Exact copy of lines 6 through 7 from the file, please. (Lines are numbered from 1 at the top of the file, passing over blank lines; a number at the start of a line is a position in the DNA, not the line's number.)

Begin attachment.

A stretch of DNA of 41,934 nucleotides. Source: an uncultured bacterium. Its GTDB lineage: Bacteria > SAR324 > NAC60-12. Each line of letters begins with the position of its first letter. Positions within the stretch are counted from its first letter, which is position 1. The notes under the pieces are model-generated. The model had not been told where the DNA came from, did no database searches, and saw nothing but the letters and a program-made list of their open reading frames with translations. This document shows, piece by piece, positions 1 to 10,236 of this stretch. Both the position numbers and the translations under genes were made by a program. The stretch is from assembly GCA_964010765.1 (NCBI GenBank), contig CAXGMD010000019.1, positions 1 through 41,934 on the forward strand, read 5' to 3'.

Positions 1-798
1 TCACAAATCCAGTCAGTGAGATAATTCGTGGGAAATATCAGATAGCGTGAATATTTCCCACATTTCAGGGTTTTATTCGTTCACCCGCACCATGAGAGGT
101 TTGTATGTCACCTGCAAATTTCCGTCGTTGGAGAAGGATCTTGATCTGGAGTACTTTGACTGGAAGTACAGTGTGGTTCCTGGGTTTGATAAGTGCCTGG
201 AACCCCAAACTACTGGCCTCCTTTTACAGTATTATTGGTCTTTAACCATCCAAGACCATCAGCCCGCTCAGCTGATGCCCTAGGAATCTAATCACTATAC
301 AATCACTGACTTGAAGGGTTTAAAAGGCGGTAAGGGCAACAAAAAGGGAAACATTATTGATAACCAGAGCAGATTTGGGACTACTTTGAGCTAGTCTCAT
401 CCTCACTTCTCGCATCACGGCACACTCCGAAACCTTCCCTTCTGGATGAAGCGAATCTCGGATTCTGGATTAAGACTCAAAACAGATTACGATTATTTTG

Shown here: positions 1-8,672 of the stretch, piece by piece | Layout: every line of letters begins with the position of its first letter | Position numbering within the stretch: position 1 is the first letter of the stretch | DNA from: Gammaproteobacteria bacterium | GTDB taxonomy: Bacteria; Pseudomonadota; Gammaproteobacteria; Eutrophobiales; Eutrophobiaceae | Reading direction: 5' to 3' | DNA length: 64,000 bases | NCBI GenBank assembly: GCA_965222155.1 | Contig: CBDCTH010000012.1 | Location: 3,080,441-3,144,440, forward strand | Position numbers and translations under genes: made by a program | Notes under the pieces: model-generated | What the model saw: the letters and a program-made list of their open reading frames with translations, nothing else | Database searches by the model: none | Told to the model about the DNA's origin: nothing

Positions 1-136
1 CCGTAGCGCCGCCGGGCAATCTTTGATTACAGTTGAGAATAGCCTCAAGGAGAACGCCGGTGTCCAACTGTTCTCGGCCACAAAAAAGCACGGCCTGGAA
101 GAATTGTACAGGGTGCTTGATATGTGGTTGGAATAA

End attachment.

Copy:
301 AATCACTGACTTGAAGGGTTTAAAAGGCGGTAAGGGCAACAAAAAGGGAAACATTATTGATAACCAGAGCAGATTTGGGACTACTTTGAGCTAGTCTCAT
401 CCTCACTTCTCGCATCACGGCACACTCCGAAACCTTCCCTTCTGGATGAAGCGAATCTCGGATTCTGGATTAAGACTCAAAACAGATTACGATTATTTTG